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Annu Rev Biochem. 1995;64:141-69.

DNA processing reactions in bacterial conjugation.

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Max-Planck-Institut für Molekulare Genetik, Abteilung Schuster, Berlin, Federal Republic of Germany.


Bacterial conjugation is an important source of genetic plasticity. The initiation complex for conjugative transfer of transmissible plasmids--the relaxosome--is a specific DNA-protein structure that has been isolated from cells and reconstituted from purified components in vitro. Complexes containing uncleaved DNA and DNA cleaved at the nicsite in the origin of transfer (oriT) coexist in equilibrium. Relaxase is usually loaded onto oriT by accessory DNA-binding proteins. Relaxase catalyzes cleavage of a specific phosphodiester bond at nic and becomes covalently linked through a tyrosyl residue to the 5' terminus of the cleaved strand. Cleaved DNA may be unwound for transfer by a plasmid-encoded helicase. Single-strand transfer is thought to occur by a replicative rolling circle mechanism. Termination of a round of transfer is achieved by the cleaving-joining activity of the relaxase linked to the 5' end of the transferring strand. Relationships between DNA processing reactions and conjugative interactions of cell envelopes are particularly obscure aspects of the conjugation cycle.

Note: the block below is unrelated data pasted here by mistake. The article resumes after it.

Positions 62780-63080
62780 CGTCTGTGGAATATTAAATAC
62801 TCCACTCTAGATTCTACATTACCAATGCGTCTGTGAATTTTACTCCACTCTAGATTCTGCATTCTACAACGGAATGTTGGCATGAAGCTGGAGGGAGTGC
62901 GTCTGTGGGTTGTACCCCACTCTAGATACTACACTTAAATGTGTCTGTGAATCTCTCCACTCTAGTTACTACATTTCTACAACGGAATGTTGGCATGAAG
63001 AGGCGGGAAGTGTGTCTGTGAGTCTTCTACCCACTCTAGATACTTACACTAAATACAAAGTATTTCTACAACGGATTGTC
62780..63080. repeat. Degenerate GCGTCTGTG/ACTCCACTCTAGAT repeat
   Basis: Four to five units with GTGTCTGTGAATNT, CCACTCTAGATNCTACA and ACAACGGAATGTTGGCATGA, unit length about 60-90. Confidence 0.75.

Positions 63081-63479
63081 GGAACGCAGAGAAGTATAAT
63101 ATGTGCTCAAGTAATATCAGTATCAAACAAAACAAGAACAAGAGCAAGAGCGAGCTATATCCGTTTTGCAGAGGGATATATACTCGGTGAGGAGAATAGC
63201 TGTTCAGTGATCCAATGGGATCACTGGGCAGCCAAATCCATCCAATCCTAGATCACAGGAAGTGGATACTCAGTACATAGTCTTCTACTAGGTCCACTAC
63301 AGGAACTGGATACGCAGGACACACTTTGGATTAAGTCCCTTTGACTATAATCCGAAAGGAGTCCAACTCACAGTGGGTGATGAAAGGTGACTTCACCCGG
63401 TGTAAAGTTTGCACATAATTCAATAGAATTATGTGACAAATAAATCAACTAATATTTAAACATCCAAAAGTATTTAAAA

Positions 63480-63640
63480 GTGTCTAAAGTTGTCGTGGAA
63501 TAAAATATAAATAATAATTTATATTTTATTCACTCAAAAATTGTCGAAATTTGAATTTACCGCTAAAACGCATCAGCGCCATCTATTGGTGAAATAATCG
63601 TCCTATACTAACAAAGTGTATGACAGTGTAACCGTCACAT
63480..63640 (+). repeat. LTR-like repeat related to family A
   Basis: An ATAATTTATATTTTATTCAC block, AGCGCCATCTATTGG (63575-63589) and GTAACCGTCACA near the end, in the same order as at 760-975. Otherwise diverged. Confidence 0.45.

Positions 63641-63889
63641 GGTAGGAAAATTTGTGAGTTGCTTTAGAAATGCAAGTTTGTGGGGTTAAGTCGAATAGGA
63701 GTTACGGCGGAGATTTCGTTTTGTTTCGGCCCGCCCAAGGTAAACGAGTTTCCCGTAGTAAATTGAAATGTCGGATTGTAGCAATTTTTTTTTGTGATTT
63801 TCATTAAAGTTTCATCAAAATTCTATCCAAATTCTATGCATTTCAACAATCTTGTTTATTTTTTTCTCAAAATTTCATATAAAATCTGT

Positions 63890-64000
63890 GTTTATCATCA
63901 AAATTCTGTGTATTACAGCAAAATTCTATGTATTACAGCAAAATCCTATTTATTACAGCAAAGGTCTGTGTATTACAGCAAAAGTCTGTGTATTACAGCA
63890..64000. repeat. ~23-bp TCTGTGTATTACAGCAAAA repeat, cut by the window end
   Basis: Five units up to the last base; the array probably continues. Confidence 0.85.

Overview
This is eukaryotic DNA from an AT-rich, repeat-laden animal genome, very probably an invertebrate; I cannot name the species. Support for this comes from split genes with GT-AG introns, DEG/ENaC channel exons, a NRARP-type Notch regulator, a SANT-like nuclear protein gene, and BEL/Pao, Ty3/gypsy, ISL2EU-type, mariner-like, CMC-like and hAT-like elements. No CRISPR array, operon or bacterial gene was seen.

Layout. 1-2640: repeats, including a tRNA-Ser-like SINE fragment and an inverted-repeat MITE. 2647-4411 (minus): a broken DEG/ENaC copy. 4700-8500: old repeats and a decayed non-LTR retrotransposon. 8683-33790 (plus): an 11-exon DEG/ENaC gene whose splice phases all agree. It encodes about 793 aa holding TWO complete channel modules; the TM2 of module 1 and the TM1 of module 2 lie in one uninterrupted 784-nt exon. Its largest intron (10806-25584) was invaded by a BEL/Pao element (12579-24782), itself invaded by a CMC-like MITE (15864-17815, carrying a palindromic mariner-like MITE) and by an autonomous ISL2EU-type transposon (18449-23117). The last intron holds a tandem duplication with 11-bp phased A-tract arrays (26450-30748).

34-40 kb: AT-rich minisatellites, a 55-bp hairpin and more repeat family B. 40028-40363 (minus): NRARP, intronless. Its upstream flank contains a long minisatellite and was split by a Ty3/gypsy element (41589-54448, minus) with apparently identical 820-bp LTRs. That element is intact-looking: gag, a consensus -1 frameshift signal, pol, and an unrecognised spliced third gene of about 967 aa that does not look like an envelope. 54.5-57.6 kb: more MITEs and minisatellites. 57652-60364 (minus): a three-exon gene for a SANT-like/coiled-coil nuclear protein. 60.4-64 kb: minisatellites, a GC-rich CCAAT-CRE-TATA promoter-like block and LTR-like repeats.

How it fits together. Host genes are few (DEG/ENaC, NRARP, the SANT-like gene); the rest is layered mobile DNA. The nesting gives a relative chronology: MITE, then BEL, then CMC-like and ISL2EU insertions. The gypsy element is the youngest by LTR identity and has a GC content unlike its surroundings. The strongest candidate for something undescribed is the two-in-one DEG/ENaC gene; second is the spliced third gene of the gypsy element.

[Indexed for MEDLINE]

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